By Deniza Gertsberg
In mid-July, Monsanto filed a motion with the Federal court in New York to have the Organic Seed Growers & Trade Association (OSGATA), et al., case dismissed against it. Monsanto’s motion was in response to a complaint filedearlier this year by eighty-three family farmers, small and family owned seed businesses, and agricultural organizations challenging Monsanto’s patents on genetically modified seeds. The complaint also asked the court to declare that Monsanto cannot sue plaintiffs should the company’s transgenic seed land on their property.
Plaintiffs include thirty-three family farms and individual farmers from throughout the United States, fourteen seed businesses and thirty-six agricultural membership organizations. According to the accompanying brief filed by PUBPAT in opposition to Monsanto’s motion to dismiss, filed on August 11, 2011, each plaintiff strives to farm and/or do business without the use of transgenic seed, but is nonetheless fearful that either the fields or the seed products each sells could become contaminated by Monsanto’s transgenic seed and then be accused by Monsanto of patent infringement. It has happened before.
The fear of a lawsuit, argued PUBPAT on behalf of plaintiffs, “arises from the highly contaminating nature of Monsanto’s transgenic seed and Monsanto’s well known aggressive patent assertion tactics. This fear is so strong that it causes some plaintiffs to forgo growing crops that they otherwise have the capacity and desire to grow.” In fact, according to the amended complaint filed by plaintiffs, Monsanto is said to have investigated roughly 500 farmers per year for patent infringement and between 1997 and April 2010, it filed 144 lawsuits against farmers in 27 different states for infringement of or breach of license to its transgenic seed patents.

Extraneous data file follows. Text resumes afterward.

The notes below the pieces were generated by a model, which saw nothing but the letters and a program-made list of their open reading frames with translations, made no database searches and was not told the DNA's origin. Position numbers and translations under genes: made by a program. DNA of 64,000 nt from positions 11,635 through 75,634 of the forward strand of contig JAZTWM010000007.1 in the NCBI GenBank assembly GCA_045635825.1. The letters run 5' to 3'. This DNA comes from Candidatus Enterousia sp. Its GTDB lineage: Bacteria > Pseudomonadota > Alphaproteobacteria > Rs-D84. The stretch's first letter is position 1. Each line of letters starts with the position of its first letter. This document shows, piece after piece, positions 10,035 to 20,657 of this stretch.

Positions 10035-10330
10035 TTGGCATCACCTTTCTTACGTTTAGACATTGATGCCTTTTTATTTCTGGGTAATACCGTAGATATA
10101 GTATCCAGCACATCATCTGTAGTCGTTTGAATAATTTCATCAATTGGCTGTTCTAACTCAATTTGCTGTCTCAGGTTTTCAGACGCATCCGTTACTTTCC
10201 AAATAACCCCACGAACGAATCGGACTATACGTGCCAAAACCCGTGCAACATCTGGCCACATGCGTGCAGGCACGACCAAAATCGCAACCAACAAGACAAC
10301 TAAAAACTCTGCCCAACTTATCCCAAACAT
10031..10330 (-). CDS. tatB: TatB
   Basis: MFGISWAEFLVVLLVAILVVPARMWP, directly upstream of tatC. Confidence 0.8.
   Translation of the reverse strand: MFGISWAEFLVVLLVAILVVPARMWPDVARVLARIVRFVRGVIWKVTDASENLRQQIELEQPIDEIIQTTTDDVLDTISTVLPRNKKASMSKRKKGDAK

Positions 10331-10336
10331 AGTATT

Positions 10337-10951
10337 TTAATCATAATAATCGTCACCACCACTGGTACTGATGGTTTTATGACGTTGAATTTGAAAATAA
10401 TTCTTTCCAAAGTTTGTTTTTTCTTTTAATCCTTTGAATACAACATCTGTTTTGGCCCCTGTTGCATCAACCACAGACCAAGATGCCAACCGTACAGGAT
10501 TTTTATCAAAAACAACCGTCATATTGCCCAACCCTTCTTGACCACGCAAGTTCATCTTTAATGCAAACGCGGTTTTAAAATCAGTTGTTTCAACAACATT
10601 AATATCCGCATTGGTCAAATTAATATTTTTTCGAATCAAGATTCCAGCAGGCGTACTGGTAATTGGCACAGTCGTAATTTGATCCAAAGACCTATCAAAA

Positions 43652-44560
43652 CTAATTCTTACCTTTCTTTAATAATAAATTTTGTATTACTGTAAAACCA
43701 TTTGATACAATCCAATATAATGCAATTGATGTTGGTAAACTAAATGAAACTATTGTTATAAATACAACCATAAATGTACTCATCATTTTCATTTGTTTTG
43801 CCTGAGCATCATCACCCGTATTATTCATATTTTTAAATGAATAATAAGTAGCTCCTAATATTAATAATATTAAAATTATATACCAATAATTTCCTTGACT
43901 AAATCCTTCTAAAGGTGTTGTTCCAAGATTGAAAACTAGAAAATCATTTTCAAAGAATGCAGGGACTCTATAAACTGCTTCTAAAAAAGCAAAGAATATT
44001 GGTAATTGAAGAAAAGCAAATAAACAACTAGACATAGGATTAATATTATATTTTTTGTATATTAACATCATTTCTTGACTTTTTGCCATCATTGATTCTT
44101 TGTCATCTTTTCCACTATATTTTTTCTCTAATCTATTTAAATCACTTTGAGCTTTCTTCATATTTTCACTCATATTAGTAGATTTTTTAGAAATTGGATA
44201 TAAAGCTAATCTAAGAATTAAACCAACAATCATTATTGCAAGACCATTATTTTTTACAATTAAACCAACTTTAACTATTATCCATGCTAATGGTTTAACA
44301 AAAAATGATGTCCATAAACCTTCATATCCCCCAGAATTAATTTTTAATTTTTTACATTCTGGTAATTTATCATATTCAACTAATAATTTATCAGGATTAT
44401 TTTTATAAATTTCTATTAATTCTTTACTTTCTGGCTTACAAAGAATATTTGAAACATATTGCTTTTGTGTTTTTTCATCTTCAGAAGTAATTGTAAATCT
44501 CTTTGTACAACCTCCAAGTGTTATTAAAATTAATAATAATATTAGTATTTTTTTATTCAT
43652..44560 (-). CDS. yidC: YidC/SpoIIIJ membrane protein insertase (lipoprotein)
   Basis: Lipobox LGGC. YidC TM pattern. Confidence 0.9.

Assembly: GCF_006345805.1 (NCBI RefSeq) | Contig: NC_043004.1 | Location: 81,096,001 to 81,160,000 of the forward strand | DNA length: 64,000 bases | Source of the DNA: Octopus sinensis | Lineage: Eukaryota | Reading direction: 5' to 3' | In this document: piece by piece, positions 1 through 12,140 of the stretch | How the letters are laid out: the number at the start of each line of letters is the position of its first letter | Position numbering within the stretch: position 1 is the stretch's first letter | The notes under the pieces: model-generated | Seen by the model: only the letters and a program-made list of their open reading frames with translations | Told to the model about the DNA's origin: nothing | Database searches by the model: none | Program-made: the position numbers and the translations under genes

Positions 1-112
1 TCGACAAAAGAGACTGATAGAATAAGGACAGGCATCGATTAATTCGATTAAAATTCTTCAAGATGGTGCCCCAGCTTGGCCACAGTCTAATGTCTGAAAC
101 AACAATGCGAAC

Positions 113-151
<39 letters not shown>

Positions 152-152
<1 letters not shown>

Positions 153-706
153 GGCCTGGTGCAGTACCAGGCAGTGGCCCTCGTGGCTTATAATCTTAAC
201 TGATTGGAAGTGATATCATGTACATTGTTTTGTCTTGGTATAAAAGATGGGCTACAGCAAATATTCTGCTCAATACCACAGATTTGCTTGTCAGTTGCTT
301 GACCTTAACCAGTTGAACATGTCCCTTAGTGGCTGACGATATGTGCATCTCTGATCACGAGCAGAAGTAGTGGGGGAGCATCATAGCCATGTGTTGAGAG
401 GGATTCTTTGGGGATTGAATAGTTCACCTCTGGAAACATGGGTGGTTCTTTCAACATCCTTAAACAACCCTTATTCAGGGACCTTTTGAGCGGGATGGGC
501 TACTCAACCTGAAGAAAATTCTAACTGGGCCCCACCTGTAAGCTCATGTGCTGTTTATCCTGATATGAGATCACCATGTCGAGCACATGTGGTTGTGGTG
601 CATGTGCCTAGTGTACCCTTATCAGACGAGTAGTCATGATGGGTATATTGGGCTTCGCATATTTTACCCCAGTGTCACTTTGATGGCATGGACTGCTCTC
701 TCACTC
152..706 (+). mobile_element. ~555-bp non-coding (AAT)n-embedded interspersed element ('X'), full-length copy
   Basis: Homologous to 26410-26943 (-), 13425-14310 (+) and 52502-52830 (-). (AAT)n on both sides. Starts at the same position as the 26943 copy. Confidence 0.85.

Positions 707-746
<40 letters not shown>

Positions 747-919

In its August court filing, PUBPAT further explains the plaintiffs’ concerns as follows:
Over the past 30 years, Monsanto has extinguished the majority of independent seed companies in the course of growing its transgenic seed business. Monsanto didn’t just patent transgenic seed; it embarked on a mission to destroy non-transgenic agriculture. Because of its restrictive licensing, aggressive litigation, and old-fashioned bullying, Monsanto is en route to dominating every American field devoted to farming. The release of transgenic seed that is self-propagating results in its patented seed being virtually everywhere, spreading like a virus without containment, disregarding the property lines and personal wishes of farmers and seed businesses who wish to avoid its harmful effects.
Also in response to Monsanto’s motion to dismiss twelve additional agricultural organizations, which include members who feed grain to livestock and poultry, certify organic production of crops, use grains or cotton as raw ingredients for other products, and who consume or use products made from these crops, filed an amici brief, supporting the right of plaintiffs to bring the case.
Read more at GMO Journal